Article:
Learning about the behavioral styles in your team is crucial for your success. If you do your homework and get to know your team members, you will not have to rely on assumptions based on their gender.

Why Assumptions Still Can Help

I hope that at this point, it is very clear that being a leader and assuming certain characteristics based on the gender of your team members will not work. However, there are some characteristics that you will find to be more present in male than in female teams. That is, again, not because of their gender. It is because of society’s bias towards these genders.

When I plan workshops, I always have a look at the participants and also at their gender. There are certain exercises that traditionally work better with a female or male or mixed groups. Let me also stress that because it’s about society’s bias towards genders, this does not contradict the fact of assuming fluid genders or more than two genders – which I generally do. Society suggests that ‘men’ will not talk about their feelings so much (or simply do not have feelings?), which means that if you start your workshop with an exercise where everybody should describe their feelings in a certain situation, you have a greater chance of this activity to end early with ‘men’ than with ‘women’. This is also due to the fact that your team members themselves might be biased (towards their own gender) – and therefore might not feel comfortable with sharing their feelings in a group, because it’s not appropriate for men. This is something to keep in mind as a leader, as there are many other examples: With women, you might have more difficulties to engage them in a technical topic, or to work with a new software. This is not because women cannot understand technology as well as men, but rather because they might feel the need to fit in a certain picture within the group.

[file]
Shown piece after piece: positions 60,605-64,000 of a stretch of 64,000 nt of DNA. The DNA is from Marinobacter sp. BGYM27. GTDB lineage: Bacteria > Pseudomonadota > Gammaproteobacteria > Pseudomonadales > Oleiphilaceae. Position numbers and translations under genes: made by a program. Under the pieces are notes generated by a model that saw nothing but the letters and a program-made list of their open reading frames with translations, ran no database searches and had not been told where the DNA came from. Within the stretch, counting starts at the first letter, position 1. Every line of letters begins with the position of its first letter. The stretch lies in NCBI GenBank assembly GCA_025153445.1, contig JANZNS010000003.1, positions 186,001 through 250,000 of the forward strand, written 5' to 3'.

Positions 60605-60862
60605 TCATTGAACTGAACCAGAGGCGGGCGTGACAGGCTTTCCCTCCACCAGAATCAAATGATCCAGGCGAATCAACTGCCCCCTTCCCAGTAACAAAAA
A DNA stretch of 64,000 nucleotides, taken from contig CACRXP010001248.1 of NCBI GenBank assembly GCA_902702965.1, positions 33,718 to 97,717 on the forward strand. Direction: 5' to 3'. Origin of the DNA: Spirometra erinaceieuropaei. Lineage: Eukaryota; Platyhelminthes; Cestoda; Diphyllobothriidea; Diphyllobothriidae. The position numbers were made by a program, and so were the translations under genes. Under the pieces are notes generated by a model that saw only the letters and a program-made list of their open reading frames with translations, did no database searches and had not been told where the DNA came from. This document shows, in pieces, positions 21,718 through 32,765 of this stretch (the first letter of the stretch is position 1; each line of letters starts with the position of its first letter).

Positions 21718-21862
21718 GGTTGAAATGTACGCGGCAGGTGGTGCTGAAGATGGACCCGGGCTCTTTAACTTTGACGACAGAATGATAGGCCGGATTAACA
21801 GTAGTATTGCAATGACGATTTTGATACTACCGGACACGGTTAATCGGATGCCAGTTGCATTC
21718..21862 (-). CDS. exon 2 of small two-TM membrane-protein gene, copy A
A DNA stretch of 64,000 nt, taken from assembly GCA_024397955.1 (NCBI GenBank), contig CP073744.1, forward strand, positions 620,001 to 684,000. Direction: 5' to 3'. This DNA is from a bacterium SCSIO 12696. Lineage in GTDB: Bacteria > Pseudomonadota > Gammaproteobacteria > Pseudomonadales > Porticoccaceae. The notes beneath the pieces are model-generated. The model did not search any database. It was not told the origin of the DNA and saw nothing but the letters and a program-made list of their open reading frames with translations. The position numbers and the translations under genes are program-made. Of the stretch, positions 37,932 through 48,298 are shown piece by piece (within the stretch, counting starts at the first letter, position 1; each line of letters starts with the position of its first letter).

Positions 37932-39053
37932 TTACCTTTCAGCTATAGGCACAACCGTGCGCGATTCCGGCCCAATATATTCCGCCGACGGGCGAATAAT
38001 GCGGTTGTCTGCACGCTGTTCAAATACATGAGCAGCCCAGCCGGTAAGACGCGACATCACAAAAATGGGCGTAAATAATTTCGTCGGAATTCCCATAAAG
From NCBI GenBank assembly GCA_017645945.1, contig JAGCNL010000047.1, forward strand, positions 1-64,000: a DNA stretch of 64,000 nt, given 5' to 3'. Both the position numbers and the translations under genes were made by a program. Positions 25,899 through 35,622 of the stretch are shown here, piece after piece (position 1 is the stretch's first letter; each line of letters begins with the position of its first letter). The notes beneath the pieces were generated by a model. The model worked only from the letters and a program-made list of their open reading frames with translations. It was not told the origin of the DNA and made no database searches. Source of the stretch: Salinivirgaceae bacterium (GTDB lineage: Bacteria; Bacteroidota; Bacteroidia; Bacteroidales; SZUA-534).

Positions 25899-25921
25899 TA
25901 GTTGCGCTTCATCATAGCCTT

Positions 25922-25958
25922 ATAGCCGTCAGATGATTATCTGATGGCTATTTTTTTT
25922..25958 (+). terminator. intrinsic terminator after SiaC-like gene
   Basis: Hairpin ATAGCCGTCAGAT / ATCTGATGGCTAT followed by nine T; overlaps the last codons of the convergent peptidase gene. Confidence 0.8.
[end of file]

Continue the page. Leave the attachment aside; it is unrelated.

See? It’s Not About Gender!

If someone talks about typically male or typically female characteristics, it’s just the bias talking! If we lived in an ideal world where everybody is free from bias, we wouldn’t associate these values with a gender. In our world however, it’s most probably not you who is the most biased. What you will encounter is therefore a result of your team members being biased themselves, and engaging in typical behavior more often than they know – just because society suggests that this is an appropriate way to deal with something. Your challenge as the team leader will be to get to know your team members and their behavioral style, and to really understand them. This allows you to analyze how much your team members engage in these behaviors, and create an atmosphere where they feel comfortable to be who they are, and react in the way that is natural to them, without any fears of being rejected.